Lamar Odom was a very talented player who could shoot well, rebound well and distribute well for his size. In the playoffs, he gave Shawn Marion and the Suns all they could handle averaging 19 PPG, 11 RPG and 5 APG in the 2006 series and 19 PPG, 13 RPG and 2 APG in the 2007 series. He was way better than any teammate Lebron had 2003-2010. None of his teammates either by the eye test or by the stats, could match up to Odom’s production and skills. When Kobe fans talk about his ‘bad’ team, they almost never mention Odom or dismiss him as an ‘inconsistent cokehead’ when really he was a solid player who really should have been an all star at least once in his career. In my opinion, Odom, Cedric Maxwell, Michael Cooper and Rod Strickland were the best players in NBA history never to be all stars.
Kwame Brown and Luke Walton were no star player and definitely not as good as Odom, but they were ok in the Suns series as they averaged 12 PPG and 6 RPG in the 2006 series. The Lakers were up 3-1 in that series because the Suns lacked the size to deal with the Lakers, as they were missing Amar’e Stoudemire due to injuries. But despite even the handicap, they still lost in 7. In 2007, Stoudemire came back and the Lakers had a much tougher time winning, only winning 1 game against them.
Now should they have won in these series? Maybe not in 2007, but I would argue that in 2006 they should have beaten the undermanned Suns as the Lakers had much more size, both Kobe and Odom were doing very well against them, and even Kwame and Luke Walton showed up. And let’s not forget the Lakers had a much better coach in Phil Jackson on their side.
Now let’s look at Lebron’s 2006 and 2007 teams to compare. Lebron took his 2006 Cavs team to the 2nd round and lost in 7 games against the defending Eastern conference champion Pistons, and in 2007 took his Cavs team all the way to the Finals.
Lebrons’ teammates – 2006 (playoffs):
Larry Hughes – 11 PPG / 3 RPG / 4 APG
Eric Snow – 7 PPG / 3 RPG / 3 APG
Ronald Murray – 8 PPG / 3 RPG / 2 APG
Zydrunas Ilgauskas – 10 PPG / 6 RPG / 1 APG
Lebron’s teammates – 2007 (playoffs):
Larry Hughes – 11 PPG / 4 RPG / 2 APG
Zydrunas Ilgauskas – 13 PPG / 10 RPG / 1 APG
Sasha Pavlovic – 9 PPG / 3 RPG / 2 APG
Drew Gooden – 11 PPG / 8 RPG / 1 APG
In 2006, His second best teammate was Larry Hughes in the playoffs, clearly not comparable to Lamar Odom. His third best player was Zydrunas Ilgauskas. His other players? Eric Snow and Ronald Murray. By the numbers, Kwame Brown and Luke Walton were more productive than Lebron’s second and third best players and Lamar Odom was beyond anyone Lebron had on that roster.
In 2007, Lebron’s second best player that playoffs was Zydrunas Ilgauskas and Larry Hughes. His other teammates were Sasha Pavlovic and Drew Gooden. Zydrunas in this playoffs was a bit better than Kwame and Luke Walton’s, but not by much. Sasha Pavlovic, Eric Snow and Ronald Murray were roughly equal to Smush Parker and Jordan Farmar. Drew Gooden was about equal to Kwame and Walton. And again, there was no teammate Lebron had that was close to Lamar Odom. And Lebron’s coach was Mike Brown, a far cry from Phil Jackson. Despite this, this team went to the Finals.
Now, you might say that’s because Lebron played in a weaker conference, but Lebron took the 2006 Pistons to 7 games – a team that won 64 games! – and beat the 2007 Pistons – a team that won 53 games. He did this with minimal help. Keep in mind that the 2004 Pistons who beat Shaq and Kobe in the Finals ‘fair and square’ won 54 games – only 1 game more than the 2007 version. Despite what people say, the 2007 Pistons weren’t actually that far off from the championship version. They lacked Ben Wallace yes, but they technically had more all stars (2007 had Rip Hamilton and Chauncey Billups as all stars, 2004 only had Ben Wallace as an all star). And Kobe himself lost to 2 different teams from the Eastern conference in the Finals so how weak could the Eastern conference really be?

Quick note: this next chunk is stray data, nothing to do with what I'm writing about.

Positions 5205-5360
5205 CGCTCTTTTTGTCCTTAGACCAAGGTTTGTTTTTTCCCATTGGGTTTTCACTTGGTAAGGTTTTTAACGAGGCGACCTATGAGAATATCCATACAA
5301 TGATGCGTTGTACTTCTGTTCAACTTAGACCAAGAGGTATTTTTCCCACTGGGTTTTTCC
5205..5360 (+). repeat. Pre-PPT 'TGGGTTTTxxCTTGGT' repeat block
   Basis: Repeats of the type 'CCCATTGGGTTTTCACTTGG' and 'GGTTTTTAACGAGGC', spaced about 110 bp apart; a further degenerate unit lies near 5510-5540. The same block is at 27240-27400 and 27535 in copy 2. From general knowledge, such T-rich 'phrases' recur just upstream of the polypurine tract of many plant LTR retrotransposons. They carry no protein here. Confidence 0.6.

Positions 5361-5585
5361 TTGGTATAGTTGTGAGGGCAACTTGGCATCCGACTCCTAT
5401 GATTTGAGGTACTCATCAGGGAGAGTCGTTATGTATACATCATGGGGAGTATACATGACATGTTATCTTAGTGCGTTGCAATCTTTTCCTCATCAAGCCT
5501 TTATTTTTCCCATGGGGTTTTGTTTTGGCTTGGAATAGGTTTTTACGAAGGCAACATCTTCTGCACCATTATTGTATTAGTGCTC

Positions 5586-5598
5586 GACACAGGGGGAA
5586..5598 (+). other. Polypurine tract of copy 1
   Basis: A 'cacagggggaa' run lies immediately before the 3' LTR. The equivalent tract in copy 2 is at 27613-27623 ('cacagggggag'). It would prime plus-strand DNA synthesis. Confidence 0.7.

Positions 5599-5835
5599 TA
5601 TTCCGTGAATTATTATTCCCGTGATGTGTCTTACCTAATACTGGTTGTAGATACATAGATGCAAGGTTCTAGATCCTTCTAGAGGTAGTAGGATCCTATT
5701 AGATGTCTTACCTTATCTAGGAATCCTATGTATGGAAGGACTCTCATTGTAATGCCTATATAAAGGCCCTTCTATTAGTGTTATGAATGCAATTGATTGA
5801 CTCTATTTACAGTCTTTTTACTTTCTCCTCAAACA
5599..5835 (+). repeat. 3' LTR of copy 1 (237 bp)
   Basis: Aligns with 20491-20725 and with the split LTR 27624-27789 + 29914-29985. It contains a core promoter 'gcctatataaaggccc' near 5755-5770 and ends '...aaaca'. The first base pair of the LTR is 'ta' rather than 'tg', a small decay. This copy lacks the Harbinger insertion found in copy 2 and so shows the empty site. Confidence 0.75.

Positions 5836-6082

Then in 2008, the Lakers were struggling until they got Pau Gasol. Remember, Kobe won MVP this year despite his stats and scoring production not matching up to his previous 2 years. This is because MVP is actually an award based on team record as well. Kobe’s team got better, not him. And after the addition of Gasol, the Lakers went straight to the Finals that year. The Lakers then won 2 straight after that.
Let’s break down the Lakers roster 2008-2010 that Kobe ‘carried’ compared to Lebron’s ‘superteam’ roster 2012-2014:
2008 Gasol (playoffs): 17 PPG / 9 RPG / 4 APG
2009 Gasol (playoffs): 19 PPG / 10 RPG / 3 APG
2010 Gasol (playoffs): 19 PPG / 11 RPG / 3 APG
2008 Odom (playoffs): 14 PPG / 10 RPG / 3 APG
2009 Odom (playoffs): 11 PPG / 8 RPG / 3 APG
2010 Odom (playoffs): 10 PPG / 9 RPG / 2 APG
2012 Wade (playoffs): 23 PPG / 5 RPG / 4 APG
2013 Wade (playoffs): 16 PPG / 5 RPG / 5 APG
2014 Wade (playoffs): 18 PPG / 4 RPG / 4 APG
2012 Bosh (playoffs): 14 PPG / 8 RPG / 1 APG
2013 Bosh (playoffs): 12 PPG / 7 RPG / 2 APG
2014 Bosh (playoffs): 15 PPG / 6 RPG / 1 APG
Clearly, Gasol was the second best player on the Lakers, but most people don’t realize how good Odom was as well. Just by the numbers, Odom as a starter was just as productive as Bosh was in scoring, and was a better rebounder and passer than Bosh to boot. Yes, Bosh did sacrifice for his role on the team, but we have to realize that he was putting up the same numbers as Odom was. Wade was definitely the Heat’s second best player, but it’s not clear that he made more impact on the team than Gasol did for the Lakers, especially when u take into account that post 2012 Wade declined a lot, and post 2008 Gasol only got better.
It’s clear to see here that the reports of Kobe having to ‘carry’ his team, his team being garbage etc is just not true. In 2006-2007, it’s easy to see that Kobe had a better team than Lebron did. And the 2008-2010 Lakers, it’s not clear that Lebron’s ‘superteam’ teammates of Wade and Bosh were actually more productive than Gasol and Odom were for those teams. From a high level, a casual fan would say that Lebron played with more all star teammates, but when you dig into the numbers you can see that Kobe’s team was a lot better than people think, and actually matching Lebron’s teammates in productivity.